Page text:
The panel discussion “Why Prisons, Police, and ICE Contradict Public Safety” will take place on Wednesday, Oct. 28, at 4 p.m. as part of the next Conversations on Race and Policing series.
“This discussion will focus on how ICE, police and prisons can be institutions of repression and oppression and not for public safety for all citizens,” said one of the panelists, Geri Silva. “The times we are living through demand that we examine these systems for the public good."
The event will take place virtually and can be accessed from a PC, Mac, Linux, iOS or Android at https://csusb.zoom.us/j/97960458784.
The panelists include:
- Linda Evans, who has been an advocate for social justice her whole life, striving to eliminate white supremacy in society, to win women’s and gay liberation, and to change U.S. foreign and domestic policies. In 1985, she was sentenced to 40 years in federal prison for actions to protest and change U.S. government policies. Sixteen years later, President Clinton commuted her sentence, and she was released from prison. She is currently an active member of California Coalition for Women Prisoners, the DROP LWOP (Life Without Parole) coalition, a member of several advisory boards, and works with immigration defense efforts in Santa Rosa.
- Michelle Bernardino, who is an abolitionist feminist whose work and scholarship is rooted in reproductive justice, bodily autonomy, transnational solidarity efforts, and indigenous feminist epistemologies particularly tied to Central American forced migrations and displacement. Bernardino previously facilitated soft skills and building healthy relationship courses at the California Institution for Women, where students wrote their own stories or created zines. Additionally, she facilitated creative writing circles with refugee and immigrant youth, mothers, and incarcerated persons as forms of healing and a way to envision collective futures and realities.
- Geri Silva, who was born and raised in Los Angeles, where she spent the past 40 years in all forms of struggle for human, political and economic rights. Her activity covers the span from immigration rights to welfare rights to the right to decent housing for all in need. For the past 20+ years she has fought against the rampant and ongoing abuses in the courts and at the hands of the police. Silva is a founding member of Mothers Reclaiming Our Children (Mothers ROC) in 1992, Families to Amend California’s Three Strikes (FACTS) in 1996, Fair Chance Project (FCP) in 2009, California Families Against Solitary Confinement (CFASC) in 2011, and FUEL - Families United to End LWOP (Life Without Parole) in 2017.
- Jitu Sadiki, a former California prisoner who spent a total of nine years in prison, four of those years in a SHU (Special Housing Unit, colloquially known as “the hole”). Since his release, Sadiki has worked with various groups for prisoner rights both in and outside of prison.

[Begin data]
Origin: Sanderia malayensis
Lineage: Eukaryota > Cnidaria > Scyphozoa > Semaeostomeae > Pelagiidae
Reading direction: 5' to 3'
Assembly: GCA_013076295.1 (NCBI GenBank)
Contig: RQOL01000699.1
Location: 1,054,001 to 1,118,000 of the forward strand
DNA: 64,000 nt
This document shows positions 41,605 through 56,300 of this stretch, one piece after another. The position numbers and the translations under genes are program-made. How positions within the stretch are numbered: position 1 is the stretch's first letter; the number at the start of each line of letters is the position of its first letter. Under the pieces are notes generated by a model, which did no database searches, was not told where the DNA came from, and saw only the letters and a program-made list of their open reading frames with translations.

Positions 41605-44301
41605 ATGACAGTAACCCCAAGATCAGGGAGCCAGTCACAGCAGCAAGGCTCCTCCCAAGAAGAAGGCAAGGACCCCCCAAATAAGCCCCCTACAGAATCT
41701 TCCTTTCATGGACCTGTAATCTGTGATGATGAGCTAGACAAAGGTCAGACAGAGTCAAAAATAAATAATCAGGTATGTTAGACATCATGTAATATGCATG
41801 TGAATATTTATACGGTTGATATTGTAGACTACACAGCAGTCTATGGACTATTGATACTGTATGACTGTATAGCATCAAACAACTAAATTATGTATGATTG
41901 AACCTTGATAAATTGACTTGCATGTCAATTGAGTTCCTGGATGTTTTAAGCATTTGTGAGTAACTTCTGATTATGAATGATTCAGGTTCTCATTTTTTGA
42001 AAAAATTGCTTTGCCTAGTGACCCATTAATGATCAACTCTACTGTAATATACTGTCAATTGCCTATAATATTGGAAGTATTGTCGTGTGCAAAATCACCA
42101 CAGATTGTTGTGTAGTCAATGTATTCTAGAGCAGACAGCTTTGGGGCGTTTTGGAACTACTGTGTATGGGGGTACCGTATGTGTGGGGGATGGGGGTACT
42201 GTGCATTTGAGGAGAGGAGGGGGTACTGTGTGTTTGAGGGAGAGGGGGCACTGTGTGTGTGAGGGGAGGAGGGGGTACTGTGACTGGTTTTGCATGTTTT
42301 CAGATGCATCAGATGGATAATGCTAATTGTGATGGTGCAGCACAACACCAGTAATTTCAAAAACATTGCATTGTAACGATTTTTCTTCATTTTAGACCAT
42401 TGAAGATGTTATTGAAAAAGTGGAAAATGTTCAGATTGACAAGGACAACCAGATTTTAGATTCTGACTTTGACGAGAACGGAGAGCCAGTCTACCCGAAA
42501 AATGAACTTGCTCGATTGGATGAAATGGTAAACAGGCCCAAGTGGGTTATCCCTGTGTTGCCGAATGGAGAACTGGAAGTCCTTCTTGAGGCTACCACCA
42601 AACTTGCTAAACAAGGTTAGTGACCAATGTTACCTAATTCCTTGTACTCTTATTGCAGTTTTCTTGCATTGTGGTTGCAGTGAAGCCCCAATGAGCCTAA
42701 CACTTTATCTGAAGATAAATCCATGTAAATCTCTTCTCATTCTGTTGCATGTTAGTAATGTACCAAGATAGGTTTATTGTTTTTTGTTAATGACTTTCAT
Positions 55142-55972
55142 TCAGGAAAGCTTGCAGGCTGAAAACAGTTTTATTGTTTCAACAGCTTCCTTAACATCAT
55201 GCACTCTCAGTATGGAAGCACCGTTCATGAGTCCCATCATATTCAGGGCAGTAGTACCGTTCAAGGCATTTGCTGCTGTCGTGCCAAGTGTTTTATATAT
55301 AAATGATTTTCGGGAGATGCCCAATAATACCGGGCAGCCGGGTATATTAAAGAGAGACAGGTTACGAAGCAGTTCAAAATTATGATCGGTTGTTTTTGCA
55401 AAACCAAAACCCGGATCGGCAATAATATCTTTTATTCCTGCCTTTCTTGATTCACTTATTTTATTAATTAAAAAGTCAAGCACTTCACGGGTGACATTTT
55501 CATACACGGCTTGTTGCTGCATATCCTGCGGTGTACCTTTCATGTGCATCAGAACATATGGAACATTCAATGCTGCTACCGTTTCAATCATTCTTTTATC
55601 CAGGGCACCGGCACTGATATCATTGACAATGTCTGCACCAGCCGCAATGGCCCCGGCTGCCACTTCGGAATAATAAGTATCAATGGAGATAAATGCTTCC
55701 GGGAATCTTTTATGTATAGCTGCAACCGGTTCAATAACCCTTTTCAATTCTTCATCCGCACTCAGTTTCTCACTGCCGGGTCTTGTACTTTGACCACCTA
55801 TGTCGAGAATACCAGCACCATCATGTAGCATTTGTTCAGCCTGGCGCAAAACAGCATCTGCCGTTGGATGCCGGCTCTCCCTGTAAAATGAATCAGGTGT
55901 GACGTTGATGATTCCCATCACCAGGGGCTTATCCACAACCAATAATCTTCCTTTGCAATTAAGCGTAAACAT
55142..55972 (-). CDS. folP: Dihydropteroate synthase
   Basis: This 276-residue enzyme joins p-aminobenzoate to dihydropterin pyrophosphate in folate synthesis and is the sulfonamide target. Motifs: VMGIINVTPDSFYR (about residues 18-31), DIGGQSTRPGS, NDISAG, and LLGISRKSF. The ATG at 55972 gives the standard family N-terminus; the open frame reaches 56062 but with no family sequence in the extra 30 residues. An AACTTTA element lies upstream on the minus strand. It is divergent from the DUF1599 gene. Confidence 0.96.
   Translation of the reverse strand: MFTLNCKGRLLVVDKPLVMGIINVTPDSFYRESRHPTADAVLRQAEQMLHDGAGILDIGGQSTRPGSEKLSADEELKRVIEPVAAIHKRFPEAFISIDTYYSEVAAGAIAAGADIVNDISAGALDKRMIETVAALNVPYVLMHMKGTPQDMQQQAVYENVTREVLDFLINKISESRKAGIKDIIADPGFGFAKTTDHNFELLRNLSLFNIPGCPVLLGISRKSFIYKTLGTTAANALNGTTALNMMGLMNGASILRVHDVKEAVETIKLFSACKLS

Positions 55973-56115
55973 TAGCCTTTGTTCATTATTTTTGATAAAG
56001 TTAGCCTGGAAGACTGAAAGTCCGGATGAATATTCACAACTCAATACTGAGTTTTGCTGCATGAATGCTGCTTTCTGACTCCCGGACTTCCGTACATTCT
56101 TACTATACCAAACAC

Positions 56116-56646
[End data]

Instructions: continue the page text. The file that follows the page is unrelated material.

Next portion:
Conversations on Race and Policing began in the aftermath of the May 25 death of George Floyd while in the custody of four Minneapolis, Minn., police officers. A video of the incident posted on social media has led to widespread protests, the firing of four police officers, the arrest of one officer on a second-degree murder charge, the other three on charges of aiding and abetting second-degree murder – and a spotlight worldwide on race and policing.
Previous forums also are posted online (more recordings will soon be available for viewing) on the CSUSB History Club Lecture Series YouTube channel.
The ongoing Conversations on Race and Policing series is hosted by CSUSB students Marlo Brooks and Yvette Relles-Powell.
The series is organized by Brooks and Relles-Powell, CSUSB faculty members Mary Texeira (sociology) and Jeremy Murray (history), Robie Madrigal, public affairs/communication specialist for the CSUSB John M. Pfau Library, and community member Stan Futch, president of the Westside Action Group.
A programming note: Conversations on Race and Policing will not take place on Nov. 4. Instead, beginning at 6:30 p.m. on that date, organizers would like to share Cal State Long Beach's presentation, "Criminalizing Poverty & Police Reform: Two Scenes from Downtown Los Angeles' Skid Row." The talk by Deshonay Dozier, CSULB associate professor of geography, will focus on how American Indian poor people initiated police reforms and alternative sites of care in response to first wave urban redevelopment in downtown Los Angeles during the 1960s and 1970s.
Hosted by the CSULB Department of Geography, the Zoom link to join the presentation is https://csulb.zoom.us/j/87413421292?pwd= VXFuK2VBMXp6NUo4QVN2RDBKSGZKQT09.